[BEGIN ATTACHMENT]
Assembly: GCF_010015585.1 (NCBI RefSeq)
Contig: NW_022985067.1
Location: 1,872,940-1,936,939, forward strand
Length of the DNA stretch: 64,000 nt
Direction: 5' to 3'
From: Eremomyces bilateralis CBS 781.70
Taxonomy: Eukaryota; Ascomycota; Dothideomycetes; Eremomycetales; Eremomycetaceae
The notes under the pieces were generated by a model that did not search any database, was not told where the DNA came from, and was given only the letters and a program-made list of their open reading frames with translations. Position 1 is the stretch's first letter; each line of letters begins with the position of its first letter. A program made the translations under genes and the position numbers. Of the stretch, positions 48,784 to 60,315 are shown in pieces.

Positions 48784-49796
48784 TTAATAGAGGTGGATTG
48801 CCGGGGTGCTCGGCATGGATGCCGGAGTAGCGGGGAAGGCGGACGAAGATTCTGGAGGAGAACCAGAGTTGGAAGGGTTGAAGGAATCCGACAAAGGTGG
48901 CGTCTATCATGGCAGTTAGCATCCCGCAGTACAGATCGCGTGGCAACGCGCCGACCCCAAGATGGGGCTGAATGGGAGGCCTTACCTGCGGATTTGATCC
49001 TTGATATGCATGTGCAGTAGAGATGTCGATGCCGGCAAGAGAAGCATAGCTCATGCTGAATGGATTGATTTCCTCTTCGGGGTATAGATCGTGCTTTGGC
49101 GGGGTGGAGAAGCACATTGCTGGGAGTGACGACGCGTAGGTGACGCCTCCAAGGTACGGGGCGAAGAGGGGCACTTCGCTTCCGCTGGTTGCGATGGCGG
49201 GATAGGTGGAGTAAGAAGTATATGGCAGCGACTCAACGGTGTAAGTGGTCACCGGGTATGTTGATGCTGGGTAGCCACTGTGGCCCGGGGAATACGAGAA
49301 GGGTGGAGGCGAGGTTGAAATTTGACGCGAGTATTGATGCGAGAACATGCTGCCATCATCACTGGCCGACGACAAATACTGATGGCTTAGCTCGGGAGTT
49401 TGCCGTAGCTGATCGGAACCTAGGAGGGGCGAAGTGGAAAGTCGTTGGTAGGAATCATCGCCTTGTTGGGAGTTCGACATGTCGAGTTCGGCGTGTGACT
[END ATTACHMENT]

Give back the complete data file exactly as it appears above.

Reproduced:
Assembly: GCF_010015585.1 (NCBI RefSeq)
Contig: NW_022985067.1
Location: 1,872,940-1,936,939, forward strand
Length of the DNA stretch: 64,000 nt
Direction: 5' to 3'
From: Eremomyces bilateralis CBS 781.70
Taxonomy: Eukaryota; Ascomycota; Dothideomycetes; Eremomycetales; Eremomycetaceae
The notes under the pieces were generated by a model that did not search any database, was not told where the DNA came from, and was given only the letters and a program-made list of their open reading frames with translations. Position 1 is the stretch's first letter; each line of letters begins with the position of its first letter. A program made the translations under genes and the position numbers. Of the stretch, positions 48,784 to 60,315 are shown in pieces.

Positions 48784-49796
48784 TTAATAGAGGTGGATTG
48801 CCGGGGTGCTCGGCATGGATGCCGGAGTAGCGGGGAAGGCGGACGAAGATTCTGGAGGAGAACCAGAGTTGGAAGGGTTGAAGGAATCCGACAAAGGTGG
48901 CGTCTATCATGGCAGTTAGCATCCCGCAGTACAGATCGCGTGGCAACGCGCCGACCCCAAGATGGGGCTGAATGGGAGGCCTTACCTGCGGATTTGATCC
49001 TTGATATGCATGTGCAGTAGAGATGTCGATGCCGGCAAGAGAAGCATAGCTCATGCTGAATGGATTGATTTCCTCTTCGGGGTATAGATCGTGCTTTGGC
49101 GGGGTGGAGAAGCACATTGCTGGGAGTGACGACGCGTAGGTGACGCCTCCAAGGTACGGGGCGAAGAGGGGCACTTCGCTTCCGCTGGTTGCGATGGCGG
49201 GATAGGTGGAGTAAGAAGTATATGGCAGCGACTCAACGGTGTAAGTGGTCACCGGGTATGTTGATGCTGGGTAGCCACTGTGGCCCGGGGAATACGAGAA
49301 GGGTGGAGGCGAGGTTGAAATTTGACGCGAGTATTGATGCGAGAACATGCTGCCATCATCACTGGCCGACGACAAATACTGATGGCTTAGCTCGGGAGTT
49401 TGCCGTAGCTGATCGGAACCTAGGAGGGGCGAAGTGGAAAGTCGTTGGTAGGAATCATCGCCTTGTTGGGAGTTCGACATGTCGAGTTCGGCGTGTGACT